7. And Jephthah judged Israel [his authority embracing all Israel after the subjugation of the Ephraimites] six years. Then died Jephthah the Gileadite, and was buried in one of the cities of Gilead [literally, in cities of Gilead; according to the LXX. in his city, Gilead,—that Isaiah, Ramoth-Gilead, or Mizpeh of Gilead].
8. And after him Ibzan [about whom nothing further is known than is found in these three verses; some have supposed him the same as Boaz] of Bethlehem [Josephus assumes that Bethlehem-Judah is here meant] judged Israel.
9. And he had thirty sons, and thirty daughters [implying polygamy, wealth, and great state. Compare2Kings x. I and Judges 8:30], whom he sent abroad [whom he gave in marriage out of his house], and took in thirty daughters from abroad for his sons. And he judged Israel seven years.
10. Then died Ibzan, and was buried at Bethlehem.
11. And after him Elon [the name means a Terebinth: it is customary for Orientals even now to name their children from trees. Archdeacon Farrar says that one of his muleteers in Palestine was named "Father of Olives "], a Zebulonite, judged Israel; and he judged Israel ten years.
12. And Elon the Zebulonite died, and was buried in Aijalon [a place in the tribe of Zebulun, not elsewhere mentioned: where the vowel-points are omitted, the names Elon and Aiialon are identical in Hebrew] in the country of Zebulun.
13. And after him Abdon [servant] the son of Hillel [praising. The Rabbi called Hillel is regarded as by far the greatest and best of the Rabbis], a Pirathonite [and therefore of the tribe of Ephraim], judged Israel.
14. And he had forty sons and thirty nephews [the Hebrew has, sons of sons: the word "nephews" in our version always means grandsons, "nieces" is a word which means granddaughters in Wyclif"s Bible], that rode on threescore and ten ass colts [implying wealth and distinction]: and he judged Israel eight years.
15. And Abdon the son of Hillel the Pirathonite died, and was buried in Pirathon [now called Feratah, six miles west of Shechem] in the land of Ephraim, in the mount of the Amalekites [pointing to an early settlement of Amalekites in Central Palestine. "The twenty-five years, apparently consecutive ones, occupied by the judgeship of Ibzan, Elon, and Abdon, seem to have been very uneventful and prosperous, since the only record of them preserved in the annals of their country relates to the flourishing families and peaceful magnificence of two of their number.... Jephthah"s victory over the enemies of Israel was followed by twenty-five years of peace under three judges.... All the three belong to the western tribes. The first from Bethlehem, the second from Zebulun, and the third from Ephraim.] [The venerable John Trapp, remarking on Judges 8:6, says, "They were discerned by their lisping, their dialect betrayed them. How many have we that can hardly lisp out a syllable of good language, and if they attempt it, falter fearfully." On Judges 8:14 he quaintly remarks, "In Persia the peasant never rideth; the gentleman never goeth on foot, but fighteth, tradeth, con-ferreth, doeth, all on horseback."]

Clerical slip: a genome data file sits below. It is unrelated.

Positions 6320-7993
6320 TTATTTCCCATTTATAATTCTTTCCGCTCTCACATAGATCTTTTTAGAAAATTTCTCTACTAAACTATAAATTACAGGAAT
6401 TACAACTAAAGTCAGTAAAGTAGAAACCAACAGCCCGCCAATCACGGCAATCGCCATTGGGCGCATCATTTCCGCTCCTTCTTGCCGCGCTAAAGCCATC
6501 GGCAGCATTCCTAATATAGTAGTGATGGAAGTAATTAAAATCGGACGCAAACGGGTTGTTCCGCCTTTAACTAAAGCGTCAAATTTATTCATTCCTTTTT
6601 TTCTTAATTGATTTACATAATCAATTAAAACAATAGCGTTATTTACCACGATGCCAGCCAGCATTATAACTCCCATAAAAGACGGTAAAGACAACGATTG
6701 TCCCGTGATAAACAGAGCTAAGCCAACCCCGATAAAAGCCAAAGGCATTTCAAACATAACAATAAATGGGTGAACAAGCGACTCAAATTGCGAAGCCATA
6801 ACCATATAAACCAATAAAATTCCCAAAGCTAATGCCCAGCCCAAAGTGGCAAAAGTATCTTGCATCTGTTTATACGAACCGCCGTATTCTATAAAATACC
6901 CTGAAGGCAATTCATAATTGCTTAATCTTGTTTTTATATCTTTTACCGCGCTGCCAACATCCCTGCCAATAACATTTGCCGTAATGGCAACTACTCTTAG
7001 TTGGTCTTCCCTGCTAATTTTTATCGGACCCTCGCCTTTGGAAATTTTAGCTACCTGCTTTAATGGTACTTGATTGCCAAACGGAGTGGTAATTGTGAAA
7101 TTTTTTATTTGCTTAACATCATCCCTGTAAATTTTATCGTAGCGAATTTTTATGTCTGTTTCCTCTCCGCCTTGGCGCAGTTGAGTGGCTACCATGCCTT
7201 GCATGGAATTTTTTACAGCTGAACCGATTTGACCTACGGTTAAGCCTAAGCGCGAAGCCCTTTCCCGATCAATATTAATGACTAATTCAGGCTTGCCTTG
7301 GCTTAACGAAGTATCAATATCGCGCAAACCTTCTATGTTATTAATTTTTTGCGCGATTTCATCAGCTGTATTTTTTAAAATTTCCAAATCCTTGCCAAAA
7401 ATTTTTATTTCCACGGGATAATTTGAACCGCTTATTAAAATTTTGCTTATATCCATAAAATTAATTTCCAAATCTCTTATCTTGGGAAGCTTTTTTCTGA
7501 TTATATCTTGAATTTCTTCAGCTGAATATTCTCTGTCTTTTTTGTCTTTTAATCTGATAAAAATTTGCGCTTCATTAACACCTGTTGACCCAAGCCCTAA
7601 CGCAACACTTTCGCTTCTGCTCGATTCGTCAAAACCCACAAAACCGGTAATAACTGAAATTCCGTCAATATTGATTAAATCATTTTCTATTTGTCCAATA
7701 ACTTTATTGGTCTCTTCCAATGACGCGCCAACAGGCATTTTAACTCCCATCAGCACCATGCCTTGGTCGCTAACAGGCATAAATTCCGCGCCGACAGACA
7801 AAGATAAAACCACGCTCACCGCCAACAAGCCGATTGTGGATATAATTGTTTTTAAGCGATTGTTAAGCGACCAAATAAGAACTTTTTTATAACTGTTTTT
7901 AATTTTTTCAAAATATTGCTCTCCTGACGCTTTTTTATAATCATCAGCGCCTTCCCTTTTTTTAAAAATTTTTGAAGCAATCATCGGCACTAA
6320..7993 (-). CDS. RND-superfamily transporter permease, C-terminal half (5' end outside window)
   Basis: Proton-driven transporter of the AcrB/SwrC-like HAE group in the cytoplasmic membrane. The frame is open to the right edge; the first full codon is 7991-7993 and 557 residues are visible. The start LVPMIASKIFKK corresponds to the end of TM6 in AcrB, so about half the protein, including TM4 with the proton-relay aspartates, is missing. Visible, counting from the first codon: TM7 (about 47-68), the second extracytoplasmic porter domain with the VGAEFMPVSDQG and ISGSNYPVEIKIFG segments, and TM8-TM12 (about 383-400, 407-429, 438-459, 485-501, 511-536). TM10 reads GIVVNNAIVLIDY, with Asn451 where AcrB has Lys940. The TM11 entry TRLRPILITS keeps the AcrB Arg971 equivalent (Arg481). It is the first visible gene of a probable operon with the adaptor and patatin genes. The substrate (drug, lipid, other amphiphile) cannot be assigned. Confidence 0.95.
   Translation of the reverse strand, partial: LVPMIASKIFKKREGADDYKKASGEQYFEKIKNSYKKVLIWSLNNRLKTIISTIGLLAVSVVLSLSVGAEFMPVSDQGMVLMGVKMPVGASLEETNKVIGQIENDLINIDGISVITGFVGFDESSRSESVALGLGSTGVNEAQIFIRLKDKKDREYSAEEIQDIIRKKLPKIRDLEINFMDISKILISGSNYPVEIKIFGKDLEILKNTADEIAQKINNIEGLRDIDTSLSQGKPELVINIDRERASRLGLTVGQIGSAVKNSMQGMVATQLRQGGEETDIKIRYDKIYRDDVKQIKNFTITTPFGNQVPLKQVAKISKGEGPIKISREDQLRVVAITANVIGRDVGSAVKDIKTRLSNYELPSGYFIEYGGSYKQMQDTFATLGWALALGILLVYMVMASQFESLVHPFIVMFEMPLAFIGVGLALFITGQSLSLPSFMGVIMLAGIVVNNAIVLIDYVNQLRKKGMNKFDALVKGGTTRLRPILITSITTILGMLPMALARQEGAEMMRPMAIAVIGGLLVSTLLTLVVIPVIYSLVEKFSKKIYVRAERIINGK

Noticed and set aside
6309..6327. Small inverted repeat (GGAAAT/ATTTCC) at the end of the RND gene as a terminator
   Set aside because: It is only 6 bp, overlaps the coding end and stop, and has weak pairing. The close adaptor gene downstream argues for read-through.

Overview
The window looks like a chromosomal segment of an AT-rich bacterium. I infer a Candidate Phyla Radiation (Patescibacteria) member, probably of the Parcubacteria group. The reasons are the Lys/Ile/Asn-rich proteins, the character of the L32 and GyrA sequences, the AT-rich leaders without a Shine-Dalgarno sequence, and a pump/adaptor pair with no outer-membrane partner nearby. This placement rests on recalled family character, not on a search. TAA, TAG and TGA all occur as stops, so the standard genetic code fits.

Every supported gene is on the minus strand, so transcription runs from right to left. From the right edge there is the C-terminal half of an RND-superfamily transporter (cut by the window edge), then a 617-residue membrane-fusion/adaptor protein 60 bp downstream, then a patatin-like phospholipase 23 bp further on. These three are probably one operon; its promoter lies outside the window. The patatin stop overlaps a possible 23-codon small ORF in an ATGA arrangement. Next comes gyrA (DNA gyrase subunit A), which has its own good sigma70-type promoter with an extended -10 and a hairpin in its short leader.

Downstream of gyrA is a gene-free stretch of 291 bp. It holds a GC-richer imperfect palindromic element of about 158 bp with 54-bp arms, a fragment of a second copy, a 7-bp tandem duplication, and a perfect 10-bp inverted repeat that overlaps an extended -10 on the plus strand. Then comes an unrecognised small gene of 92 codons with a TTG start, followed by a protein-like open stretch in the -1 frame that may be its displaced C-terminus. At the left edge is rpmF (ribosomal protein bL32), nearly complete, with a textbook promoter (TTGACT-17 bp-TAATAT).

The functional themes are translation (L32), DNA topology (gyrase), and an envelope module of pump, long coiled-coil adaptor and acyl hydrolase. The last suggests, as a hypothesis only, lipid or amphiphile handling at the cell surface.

WE have just inquired, Is Abimelech dead? and to that inquiry we received a very decisive reply. Are the Ephraimites dead? Are they clean gone for ever? To this inquiry what reply can we discover in the history which is now before us? Why concern ourselves about an extinct tribe? Principally because we deny that the tribe is extinct. There are no extinct tribes where great moral characteristics and inspirations are concerned. Men die, but Man lives. The individual type seems to modify, and to pass away by development or by extinction, but a certain ground-line runs through all human history; there is a purpose in it, there is a grand central idea which abides. This we shall see if we study the history of Ephraim, as revealed in this incident connected with the war of Jephthah upon the children of Ammon.